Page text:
Friday, November 28, 2014

Lye's sculpture dead in the water

It’s spring and the minds of local authorities throughout the country turn to maintenance. Here in Wellington public sculpture got a bit of a beating over winter. The spinning cubes of Leon van den Eijkel's Urban forest all but ground to a halt, Phil Dadson’s Akau Tangi was rarely all systems go, Phil Price’s Zephyrometer was literally blown out of the sky by lightning and the other pointy stick sculpture Len Lye’s Water Whirler doesn’t any more.

While Price is rebuilding Zephyrometer it’s probably time to call it quits on Water whirler and admit that Wellington's Lye is a no-go. The City Council has already repaired just about every component at some stage largely because of the effects of numbers 11 and 17 on the periodic table. Anyone who lives near the water in Wellington knows about salt corrosion, it’s probably what is slowing down the van den Eijkel and Dadson as well.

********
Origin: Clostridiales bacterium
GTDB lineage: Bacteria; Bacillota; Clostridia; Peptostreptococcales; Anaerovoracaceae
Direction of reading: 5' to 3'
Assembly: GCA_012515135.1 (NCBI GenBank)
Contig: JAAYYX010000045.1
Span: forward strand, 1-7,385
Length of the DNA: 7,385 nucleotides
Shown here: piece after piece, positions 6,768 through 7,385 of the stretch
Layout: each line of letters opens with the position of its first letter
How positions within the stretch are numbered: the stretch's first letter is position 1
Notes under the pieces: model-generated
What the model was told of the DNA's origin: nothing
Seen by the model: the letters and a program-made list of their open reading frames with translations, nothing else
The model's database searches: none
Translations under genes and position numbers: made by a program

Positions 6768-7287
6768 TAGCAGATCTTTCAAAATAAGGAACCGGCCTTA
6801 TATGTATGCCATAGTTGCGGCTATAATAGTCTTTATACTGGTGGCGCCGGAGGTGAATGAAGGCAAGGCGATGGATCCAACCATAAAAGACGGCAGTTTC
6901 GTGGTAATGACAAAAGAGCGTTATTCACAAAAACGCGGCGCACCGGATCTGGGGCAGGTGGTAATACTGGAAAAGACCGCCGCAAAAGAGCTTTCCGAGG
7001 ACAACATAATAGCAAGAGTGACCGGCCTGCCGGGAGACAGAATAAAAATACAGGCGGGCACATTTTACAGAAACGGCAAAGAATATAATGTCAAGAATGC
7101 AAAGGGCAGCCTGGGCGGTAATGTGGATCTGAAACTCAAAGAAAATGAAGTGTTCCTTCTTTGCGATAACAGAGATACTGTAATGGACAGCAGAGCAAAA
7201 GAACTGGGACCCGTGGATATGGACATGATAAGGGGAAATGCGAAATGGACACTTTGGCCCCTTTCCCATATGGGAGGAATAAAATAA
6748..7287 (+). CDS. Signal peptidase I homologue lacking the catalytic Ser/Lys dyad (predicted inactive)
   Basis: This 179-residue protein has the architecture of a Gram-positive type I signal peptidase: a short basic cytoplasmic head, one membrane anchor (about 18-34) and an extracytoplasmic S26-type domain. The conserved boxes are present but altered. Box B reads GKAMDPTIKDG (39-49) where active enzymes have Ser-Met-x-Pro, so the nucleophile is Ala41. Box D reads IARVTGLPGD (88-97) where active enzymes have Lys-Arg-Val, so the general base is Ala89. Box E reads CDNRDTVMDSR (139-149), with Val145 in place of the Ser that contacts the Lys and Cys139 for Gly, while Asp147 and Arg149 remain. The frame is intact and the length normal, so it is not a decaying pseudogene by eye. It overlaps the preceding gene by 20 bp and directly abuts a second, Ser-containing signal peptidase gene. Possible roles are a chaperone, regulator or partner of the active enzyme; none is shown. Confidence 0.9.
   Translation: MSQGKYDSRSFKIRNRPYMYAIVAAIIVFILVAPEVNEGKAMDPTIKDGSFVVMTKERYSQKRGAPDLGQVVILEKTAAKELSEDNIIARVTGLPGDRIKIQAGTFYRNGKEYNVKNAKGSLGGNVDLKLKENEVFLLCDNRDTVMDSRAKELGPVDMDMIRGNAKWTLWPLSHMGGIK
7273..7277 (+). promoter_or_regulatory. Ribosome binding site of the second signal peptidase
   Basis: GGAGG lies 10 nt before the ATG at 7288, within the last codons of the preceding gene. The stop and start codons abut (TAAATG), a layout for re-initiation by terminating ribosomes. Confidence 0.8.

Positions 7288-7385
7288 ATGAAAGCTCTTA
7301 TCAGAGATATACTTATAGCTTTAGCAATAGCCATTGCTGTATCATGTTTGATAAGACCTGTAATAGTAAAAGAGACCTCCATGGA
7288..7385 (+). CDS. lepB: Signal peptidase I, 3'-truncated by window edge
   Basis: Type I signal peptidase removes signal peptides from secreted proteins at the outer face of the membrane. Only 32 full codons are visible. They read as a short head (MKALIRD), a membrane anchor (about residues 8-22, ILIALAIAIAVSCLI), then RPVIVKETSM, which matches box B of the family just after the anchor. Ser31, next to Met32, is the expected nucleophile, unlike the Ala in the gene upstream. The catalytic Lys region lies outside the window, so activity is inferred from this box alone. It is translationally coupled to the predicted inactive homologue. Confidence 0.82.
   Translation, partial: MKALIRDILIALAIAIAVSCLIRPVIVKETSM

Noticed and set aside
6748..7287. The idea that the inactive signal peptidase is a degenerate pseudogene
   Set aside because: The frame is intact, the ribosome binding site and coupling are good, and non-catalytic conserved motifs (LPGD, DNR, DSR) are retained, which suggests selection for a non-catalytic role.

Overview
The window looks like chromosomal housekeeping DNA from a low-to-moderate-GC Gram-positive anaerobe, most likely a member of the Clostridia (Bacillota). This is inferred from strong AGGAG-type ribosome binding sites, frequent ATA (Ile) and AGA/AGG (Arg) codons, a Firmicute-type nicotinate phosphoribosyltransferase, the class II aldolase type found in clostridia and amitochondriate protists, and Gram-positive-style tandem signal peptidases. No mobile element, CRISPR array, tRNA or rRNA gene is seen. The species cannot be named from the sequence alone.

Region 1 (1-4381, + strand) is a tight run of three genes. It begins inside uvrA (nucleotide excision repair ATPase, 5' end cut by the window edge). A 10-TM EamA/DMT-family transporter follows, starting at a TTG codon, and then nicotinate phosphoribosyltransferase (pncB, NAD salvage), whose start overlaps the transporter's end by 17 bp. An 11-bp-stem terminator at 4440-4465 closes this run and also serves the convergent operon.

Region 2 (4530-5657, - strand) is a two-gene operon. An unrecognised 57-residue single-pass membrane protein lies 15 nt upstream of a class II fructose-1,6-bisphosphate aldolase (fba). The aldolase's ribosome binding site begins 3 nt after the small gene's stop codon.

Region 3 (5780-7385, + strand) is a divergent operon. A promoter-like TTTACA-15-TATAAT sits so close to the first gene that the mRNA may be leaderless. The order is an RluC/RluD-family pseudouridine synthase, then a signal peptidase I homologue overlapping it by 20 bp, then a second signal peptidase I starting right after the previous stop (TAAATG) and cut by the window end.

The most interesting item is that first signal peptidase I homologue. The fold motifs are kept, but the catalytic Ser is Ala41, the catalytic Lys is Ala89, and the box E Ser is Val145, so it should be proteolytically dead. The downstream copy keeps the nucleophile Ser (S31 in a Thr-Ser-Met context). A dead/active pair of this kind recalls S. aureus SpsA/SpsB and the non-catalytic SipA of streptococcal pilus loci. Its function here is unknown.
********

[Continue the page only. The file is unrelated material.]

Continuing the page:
Anyway just do the math. WW was intended to run for 12 minutes nine times a day adding up to whirl action for around 655 hours a year. It has now been operating (theoretically) for nine years. Most marine engineers will tell you that a marine engine is best for the first 500 hours, so-so for the next 1,000 and after that….  And it's not a complete loss. The Ian Athfield base could come into its own as a diving board or somewhere to do a selfie with Wellington's harbour.

Images: top, figuring that Water Whirler is no longer functioning the base has become a popular picnic spot. Middle, Oriental Bay's Carter fountain being repaired and bottom, Kon Dimopoulos’s Pacific grass is given a spring steam clean.